So all of a sudden it is hard to understand why our policy changes. But once we embark on a policy of intervention and it is arbitrary, we intervene when we please or when it seems to help, it seems then that we can be on either side of any issue anytime, and so often we are on both sides of many wars. This does not serve us well. A policy design that is said to be pro-American and in defense of this country where we follow the rules and follow the laws and we do not get involved in war without a declaration by the Congress, I think it would be very healthy not only for us as Americans but it would be very healthy for the world as a whole.

1998 Ron Paul 15:11
I am very pleased that there has been at least a pause here, although our troops will be maintained there and they are waiting to see if there is some other excuse that we can go in there and resume the bombing. But the whole notion that we are going to bring Hussein to his knees without the cost of many American lives I think is naive, because nobody has proposed that we go in and invade the country. There have been proposals that we just assassinate Hussein, which is illegal. At least that is acknowledged that this is an illegal act, to go in and kill another leader, although we have been involved in that too. But many people have argued that this should be our policy now, and that is to topple Hussein.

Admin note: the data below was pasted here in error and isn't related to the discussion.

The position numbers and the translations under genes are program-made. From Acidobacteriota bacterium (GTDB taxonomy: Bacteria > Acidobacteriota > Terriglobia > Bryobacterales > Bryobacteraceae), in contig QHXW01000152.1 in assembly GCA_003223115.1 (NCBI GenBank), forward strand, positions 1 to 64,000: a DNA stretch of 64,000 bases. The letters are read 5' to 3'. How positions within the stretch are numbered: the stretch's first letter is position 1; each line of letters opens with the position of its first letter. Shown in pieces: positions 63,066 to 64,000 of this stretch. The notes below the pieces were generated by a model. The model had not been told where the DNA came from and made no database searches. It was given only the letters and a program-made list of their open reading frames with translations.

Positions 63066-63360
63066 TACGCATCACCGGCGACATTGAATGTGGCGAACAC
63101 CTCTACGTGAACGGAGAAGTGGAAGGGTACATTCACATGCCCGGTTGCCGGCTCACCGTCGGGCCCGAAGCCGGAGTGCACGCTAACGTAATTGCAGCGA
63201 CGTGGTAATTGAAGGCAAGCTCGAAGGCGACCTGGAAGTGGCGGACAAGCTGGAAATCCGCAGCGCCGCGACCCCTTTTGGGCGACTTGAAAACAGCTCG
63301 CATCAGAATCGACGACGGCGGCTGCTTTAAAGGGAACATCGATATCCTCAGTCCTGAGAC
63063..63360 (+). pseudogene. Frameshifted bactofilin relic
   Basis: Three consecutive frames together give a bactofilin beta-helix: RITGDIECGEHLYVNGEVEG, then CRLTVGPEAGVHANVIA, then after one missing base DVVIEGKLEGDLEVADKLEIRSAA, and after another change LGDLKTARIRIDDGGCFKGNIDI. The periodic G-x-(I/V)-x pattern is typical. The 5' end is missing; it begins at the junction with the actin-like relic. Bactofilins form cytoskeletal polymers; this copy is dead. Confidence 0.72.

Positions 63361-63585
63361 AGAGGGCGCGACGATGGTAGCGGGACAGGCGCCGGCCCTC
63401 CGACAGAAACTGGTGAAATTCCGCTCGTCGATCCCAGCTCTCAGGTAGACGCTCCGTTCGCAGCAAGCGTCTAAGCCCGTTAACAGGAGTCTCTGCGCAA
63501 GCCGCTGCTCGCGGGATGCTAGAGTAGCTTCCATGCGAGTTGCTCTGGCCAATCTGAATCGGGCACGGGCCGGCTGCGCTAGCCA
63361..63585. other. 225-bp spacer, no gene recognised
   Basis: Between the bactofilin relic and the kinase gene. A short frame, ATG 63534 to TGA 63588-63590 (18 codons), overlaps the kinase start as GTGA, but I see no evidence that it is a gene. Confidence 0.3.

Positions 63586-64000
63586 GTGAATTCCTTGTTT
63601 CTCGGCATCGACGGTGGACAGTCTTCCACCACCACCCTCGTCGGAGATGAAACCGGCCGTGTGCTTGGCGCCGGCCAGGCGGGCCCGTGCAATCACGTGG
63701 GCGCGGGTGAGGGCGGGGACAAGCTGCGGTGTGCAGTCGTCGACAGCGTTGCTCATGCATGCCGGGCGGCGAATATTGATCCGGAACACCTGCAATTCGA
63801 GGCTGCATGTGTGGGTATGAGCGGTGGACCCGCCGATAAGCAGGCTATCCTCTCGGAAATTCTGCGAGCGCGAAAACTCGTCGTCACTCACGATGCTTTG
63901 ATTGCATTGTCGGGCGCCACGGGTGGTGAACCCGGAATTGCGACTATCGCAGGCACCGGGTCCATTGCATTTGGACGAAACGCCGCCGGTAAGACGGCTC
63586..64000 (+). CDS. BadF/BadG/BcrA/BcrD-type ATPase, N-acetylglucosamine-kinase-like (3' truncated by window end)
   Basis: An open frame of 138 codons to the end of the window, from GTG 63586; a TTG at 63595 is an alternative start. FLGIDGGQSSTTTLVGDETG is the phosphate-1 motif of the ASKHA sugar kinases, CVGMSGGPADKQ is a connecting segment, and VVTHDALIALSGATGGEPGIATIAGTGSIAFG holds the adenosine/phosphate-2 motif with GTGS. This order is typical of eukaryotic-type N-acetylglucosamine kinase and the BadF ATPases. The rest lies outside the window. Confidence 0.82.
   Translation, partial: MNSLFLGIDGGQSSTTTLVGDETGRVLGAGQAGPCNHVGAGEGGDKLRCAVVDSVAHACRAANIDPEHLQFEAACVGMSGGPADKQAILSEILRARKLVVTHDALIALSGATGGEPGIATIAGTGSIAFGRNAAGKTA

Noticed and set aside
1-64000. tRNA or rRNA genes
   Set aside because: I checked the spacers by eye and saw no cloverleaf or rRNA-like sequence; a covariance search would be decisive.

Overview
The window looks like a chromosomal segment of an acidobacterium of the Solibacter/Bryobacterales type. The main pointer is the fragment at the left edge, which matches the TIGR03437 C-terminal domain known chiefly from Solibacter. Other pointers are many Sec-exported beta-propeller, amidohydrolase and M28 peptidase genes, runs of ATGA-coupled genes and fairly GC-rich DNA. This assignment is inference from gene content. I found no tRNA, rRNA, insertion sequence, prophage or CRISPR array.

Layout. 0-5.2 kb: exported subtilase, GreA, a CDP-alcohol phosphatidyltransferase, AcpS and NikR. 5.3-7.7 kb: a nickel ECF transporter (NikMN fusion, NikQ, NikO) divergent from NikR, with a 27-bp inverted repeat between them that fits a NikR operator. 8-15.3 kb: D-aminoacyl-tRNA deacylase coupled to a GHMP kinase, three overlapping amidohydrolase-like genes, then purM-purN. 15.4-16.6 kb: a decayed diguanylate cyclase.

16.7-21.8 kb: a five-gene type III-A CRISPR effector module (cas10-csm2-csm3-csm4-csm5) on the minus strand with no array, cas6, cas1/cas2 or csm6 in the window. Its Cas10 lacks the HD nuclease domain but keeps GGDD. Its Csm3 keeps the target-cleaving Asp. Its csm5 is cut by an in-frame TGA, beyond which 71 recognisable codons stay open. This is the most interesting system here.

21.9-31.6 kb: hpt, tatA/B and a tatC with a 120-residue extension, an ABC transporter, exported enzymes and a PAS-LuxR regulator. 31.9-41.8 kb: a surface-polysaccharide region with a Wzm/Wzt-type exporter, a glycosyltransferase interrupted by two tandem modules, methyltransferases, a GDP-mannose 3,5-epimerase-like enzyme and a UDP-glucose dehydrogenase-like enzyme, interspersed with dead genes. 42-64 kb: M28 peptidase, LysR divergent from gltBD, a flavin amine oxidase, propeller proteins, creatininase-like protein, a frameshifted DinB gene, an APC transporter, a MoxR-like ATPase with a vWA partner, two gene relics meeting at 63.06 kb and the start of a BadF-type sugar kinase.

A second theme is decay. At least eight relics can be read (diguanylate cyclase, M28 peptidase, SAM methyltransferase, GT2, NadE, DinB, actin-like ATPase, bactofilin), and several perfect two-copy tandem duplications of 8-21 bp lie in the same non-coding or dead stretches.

1998 Ron Paul 15:12
But we used the CIA in Cuba a few decades ago. Now it has just been revealed that our CIA botched the job. Also, those individuals who were trying to restore freedom to Cuba, we let them down by them assuming we would do more and then we did less. We were very much involved in overthrowing a leader in South Vietnam right before the rampant escalation of the war there. That did not serve us well. And then there is another example of our CIA putting a government in charge over in Iran. That is when we put the Shah in. But this did not bring peace and stability to the region. It brought us hostage takings and hostility and hatred and threats of terrorism in this country. So although many will make the moral cause for doing good around the world, there is no moral justification if we are going to follow the laws of this land and try to stick to the rules of providing a national defense for us and a strong foreign policy.

1998 Ron Paul 15:13
I yield to the gentleman from Tennessee (Mr. DUNCAN).


This speech continues in 1998 Ron Paul Chapter 17 (Part 2) and then 1998 Ron Paul Chapter 18 (Part 3)

1998 Ron Paul 15:13 I yield to the gentleman from Tennessee (Mr. DUNCAN). Here, Ron Paul yields to The Honorable John J. Duncan, Jr. of Tennessee.